It had seemed only logical to get Ian situated in a hospital that was a half hour drive from their home and later on it felt equally logical to take him in when the hospital finally released him with one bulky walking cast and two aluminium crutches.
They could see that Ian wanted to ask sometimes, had questions about their easy acceptance of another person in their small and private home, but he never once spoke up about it. Instead he gladly took the offered help and comfort. The university of Austin had granted him indefinite medical leave and Ian settled into the tiny shoebox of a guest room, hobbled about, spun wild theories about chaos and predictability and laughed at Alan’s grumpiness in the morning just as much as Ellie did.
Tim and Lex visited, sometimes. Their parents didn’t understand, couldn’t believe what had happened on their trip to the island, but they understood that the contact with the three adults helped them deal and the fact that Ellie, Ian and Alan were all renowned scientists with a mostly good reputation reassured them enough to let their kids take a week of vacation in Montana.
The second day, Tim and Lex whined and moaned about the couch being a horrible, horrible place to sleep and after much mumbling and hm’s and ah’s, Ian proposed that he could sleep in Alan and Ellie’s king sized bed, if they didn’t mind sharing, and let the kids take his bed. During the few weeks of his stay, Ian had moved into their space so naturally that even the thought of not agreeing seemed odd to them.
Only while the kids are here, of course, he’d assured them as they agreed to his proposal.
‘Only while the kids are here’ turned into Ian simply not moving back into his downstairs bedroom. Sharing the bed was convenient and comfortable and soon either Ellie or Alan automatically moved to help him up the stairs whenever he declared the need to sleep.
Taking their relationship to the next level was the easiest thing any of them had ever done.
When the cast and crutches were gone, so was Ian.
He’d been writing while at their home, just some thoughts, but now he was releasing article after article and appeared in several talk shows to tell the truth about Jurassic Park, about how Muldoon and Arnold and Gennaro, even Nedry, had really died.
They followed the news with glum looks. Both of them agreed that the truth should be told, but the fallout of breaking his non-disclosure agreement hit Ian just shortly after the media trouble had died down slightly. His funding taken away, his reputation taking a huge hit, he finally lost his place at the University of Austin and they lost sight of him for a bit.
Then Ellie got a computer and internet and an e-mail address and suddenly, regular updates from Ian - who was spending most of his time with his children and even Lex and Tim, occasionally - started showing up in her inbox. And then Ian himself showed up on their doorstep one evening.
Alan’s surprise quickly turned into a wry smile as he pulled Ian in for a hug, Ellie joining them as soon as she saw just who their late visitor was.
It had been almost a year since Ian left, but he returned and settled back in as if he’d simply taken a weekend trip to a different state.
They fell into bed together because it was easy and natural, just as it was to serve meals for three again, to have two people instead of one soothing away the rare nightmare that reared its ugly head.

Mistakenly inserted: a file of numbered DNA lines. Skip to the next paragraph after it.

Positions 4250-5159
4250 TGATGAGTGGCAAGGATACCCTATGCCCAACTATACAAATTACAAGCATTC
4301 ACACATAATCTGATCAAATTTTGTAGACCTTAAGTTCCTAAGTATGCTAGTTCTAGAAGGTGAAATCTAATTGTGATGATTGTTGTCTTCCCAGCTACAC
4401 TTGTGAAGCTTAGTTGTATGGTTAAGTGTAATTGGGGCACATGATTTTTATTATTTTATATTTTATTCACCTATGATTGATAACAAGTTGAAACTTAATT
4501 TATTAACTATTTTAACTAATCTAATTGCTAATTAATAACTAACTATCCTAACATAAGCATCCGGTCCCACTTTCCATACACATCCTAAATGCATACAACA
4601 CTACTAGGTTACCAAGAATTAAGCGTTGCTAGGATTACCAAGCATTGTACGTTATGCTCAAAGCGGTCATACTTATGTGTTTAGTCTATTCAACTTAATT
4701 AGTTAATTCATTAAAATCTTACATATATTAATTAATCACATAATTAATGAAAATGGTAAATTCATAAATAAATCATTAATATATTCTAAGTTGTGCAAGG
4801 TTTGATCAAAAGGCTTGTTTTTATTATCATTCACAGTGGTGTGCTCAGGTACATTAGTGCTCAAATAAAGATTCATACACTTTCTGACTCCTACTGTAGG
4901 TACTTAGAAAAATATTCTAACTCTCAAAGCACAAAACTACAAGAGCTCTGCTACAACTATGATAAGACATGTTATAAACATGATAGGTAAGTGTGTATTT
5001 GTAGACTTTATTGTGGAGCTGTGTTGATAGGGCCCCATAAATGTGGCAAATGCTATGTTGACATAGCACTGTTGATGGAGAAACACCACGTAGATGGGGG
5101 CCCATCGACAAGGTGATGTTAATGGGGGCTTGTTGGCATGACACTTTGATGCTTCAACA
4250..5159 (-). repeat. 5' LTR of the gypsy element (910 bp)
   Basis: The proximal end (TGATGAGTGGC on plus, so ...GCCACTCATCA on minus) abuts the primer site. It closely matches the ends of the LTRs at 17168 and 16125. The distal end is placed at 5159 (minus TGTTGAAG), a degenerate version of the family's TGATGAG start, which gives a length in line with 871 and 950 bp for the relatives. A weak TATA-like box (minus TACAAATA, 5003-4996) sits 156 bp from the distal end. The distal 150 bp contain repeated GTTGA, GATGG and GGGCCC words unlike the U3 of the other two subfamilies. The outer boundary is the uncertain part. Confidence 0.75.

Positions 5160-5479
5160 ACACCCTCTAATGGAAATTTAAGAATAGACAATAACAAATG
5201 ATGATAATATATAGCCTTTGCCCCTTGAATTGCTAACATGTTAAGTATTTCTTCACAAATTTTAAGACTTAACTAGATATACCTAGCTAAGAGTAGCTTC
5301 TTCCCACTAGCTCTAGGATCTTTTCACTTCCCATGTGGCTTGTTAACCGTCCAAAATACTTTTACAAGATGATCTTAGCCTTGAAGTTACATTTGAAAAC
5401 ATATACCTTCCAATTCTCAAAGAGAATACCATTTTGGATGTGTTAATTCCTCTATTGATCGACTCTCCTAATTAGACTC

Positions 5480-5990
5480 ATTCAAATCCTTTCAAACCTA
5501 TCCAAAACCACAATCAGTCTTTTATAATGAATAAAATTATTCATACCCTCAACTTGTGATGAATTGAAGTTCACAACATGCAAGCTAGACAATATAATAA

The children were visibly happy to see the three of them back together. Ian and Ellie quietly suspected that at least Lex had figured them out before even they had and the kids accepted it in the easy and unquestioning way that kids did when no adult had taken them aside to whisper hateful words of wrong and unnatural into their small ears.
And then Ian was gone again. They followed his updates as he regained his footing in the academic world, happy for him if still confused about the three of them.
For four years Ian came and went from their home, sometimes staying for a week and sometimes for two months and every time he filled the space he’d left so easily and quickly that it didn’t occur to them to ask him to stay until he was gone again.
They’d met Sarah a few times before they went to San Diego to search for Ian. As scientists in adjacent fields, Alan and Sarah eagerly read each other’s work and could go on endless discussions that tended to go completely over Ian’s head after an hour or two, but he never minded.
When they’d prodded him for details one slightly drunken evening, Ian had admitted that Sarah was one of the few ex-girlfriends he had broken up with while the split could still be called amicable, because he wanted to be able to keep her and her intelligent conversation around.
(Then he’d drained his glass of whiskey and went off to bed, Ellie and Alan following to pull him in between them, eyes meeting over the crown of Ian’s dark hair.)
As they walk into the emergency room, overcrowded with people injured in car accidents that happened in the general panic to escape the dinosaur, Ellie has never been happier to see Sarah’s beautiful red hair.
“Sarah!” They hastily run up to her perch on one of the many beds, where she is currently trying to pull wet shoes onto her feet. “Are you okay? Where’s-”
“Alan? That you?” A familiar voice greets them from one bed over, privacy curtain half-pulled and separating the bed’s occupant from the hustle and bustle of the room.
Ellie takes a step forward to rip the curtain aside and is met with a very surprised and somewhat battered Ian blinking at her. He freezes in the act of trying to pull on his partly dry shirt, then slowly turns to look at Sarah.